If you find formula, should you stock up?
Even though it's tempting, loading up on formula isn't advised, either, says Kidwell. "Parents should adhere to store limits (such as two containers per family) because purchasing more can actually cause the shortage to be worse. By adhering to store limits, we're ensuring that we're keeping as many babies fed as we possibly can while we await the production of more formula."
Why is the "just breastfeed" argument so ill-informed?
Among the many frustrating facets of the formula shortage are social media debates about why babies even need formula in the first place, with online trolls insisting that moms "just breastfeed."
As Carla Cevasco, Ph.D., a historian studying infant feeding at Rutgers University, has pointed out on Twitter, breastfeeding is not only time-consuming and challenging, but it's also flat-out not acceptable to many moms, as it requires supplies, lactation support and education, and space to pump. That's only for moms who can breastfeed — not every baby is able to latch, and not every mom can safely and comfortably produce milk.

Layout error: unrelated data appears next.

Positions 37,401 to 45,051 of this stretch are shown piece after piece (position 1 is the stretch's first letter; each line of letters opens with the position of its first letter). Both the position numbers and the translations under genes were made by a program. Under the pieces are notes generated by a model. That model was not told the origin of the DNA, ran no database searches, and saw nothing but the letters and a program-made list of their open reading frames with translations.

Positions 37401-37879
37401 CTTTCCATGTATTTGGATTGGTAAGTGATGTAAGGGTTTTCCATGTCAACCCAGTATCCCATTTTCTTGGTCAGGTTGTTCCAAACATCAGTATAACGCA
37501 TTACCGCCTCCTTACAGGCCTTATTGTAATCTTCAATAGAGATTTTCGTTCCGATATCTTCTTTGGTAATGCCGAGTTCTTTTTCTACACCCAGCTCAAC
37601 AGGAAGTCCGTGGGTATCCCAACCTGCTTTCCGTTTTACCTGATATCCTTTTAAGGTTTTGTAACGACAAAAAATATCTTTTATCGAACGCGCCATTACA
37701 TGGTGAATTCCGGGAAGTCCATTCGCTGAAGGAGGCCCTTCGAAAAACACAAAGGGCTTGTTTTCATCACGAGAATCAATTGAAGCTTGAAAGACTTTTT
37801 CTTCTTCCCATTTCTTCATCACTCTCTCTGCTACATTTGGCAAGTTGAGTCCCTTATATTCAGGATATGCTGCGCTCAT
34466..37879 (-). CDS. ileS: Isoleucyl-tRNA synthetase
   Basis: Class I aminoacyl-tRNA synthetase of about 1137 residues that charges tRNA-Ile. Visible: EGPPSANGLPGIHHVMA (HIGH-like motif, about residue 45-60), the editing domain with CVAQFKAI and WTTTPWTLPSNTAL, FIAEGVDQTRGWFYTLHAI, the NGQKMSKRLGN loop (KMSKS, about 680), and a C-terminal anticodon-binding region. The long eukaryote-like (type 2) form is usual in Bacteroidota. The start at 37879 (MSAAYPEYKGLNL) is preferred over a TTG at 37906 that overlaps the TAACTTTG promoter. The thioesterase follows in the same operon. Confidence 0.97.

Cevasco also mentioned that throughout history, people have needed to feed infants using foods other than breastmilk, and prior to the advent of formula as we know it today, many infants died of illness or starvation due to a lack of adequate nutrients.
The bottom line: Formula is crucial for the health and well-being of parents and babies everywhere. This shortage presents a serious public health crisis that will disproportionately affect the millions of families at nutritional risk who rely on formula to safely feed their little ones.
Sara Siddiqui, M.D., a pediatrician at Hassenfeld Children's Hospital at NYU Langone and Huntington Medical Group in New York
Allison Kidwell, M.D., an East Lansing, Michigan-based pediatrician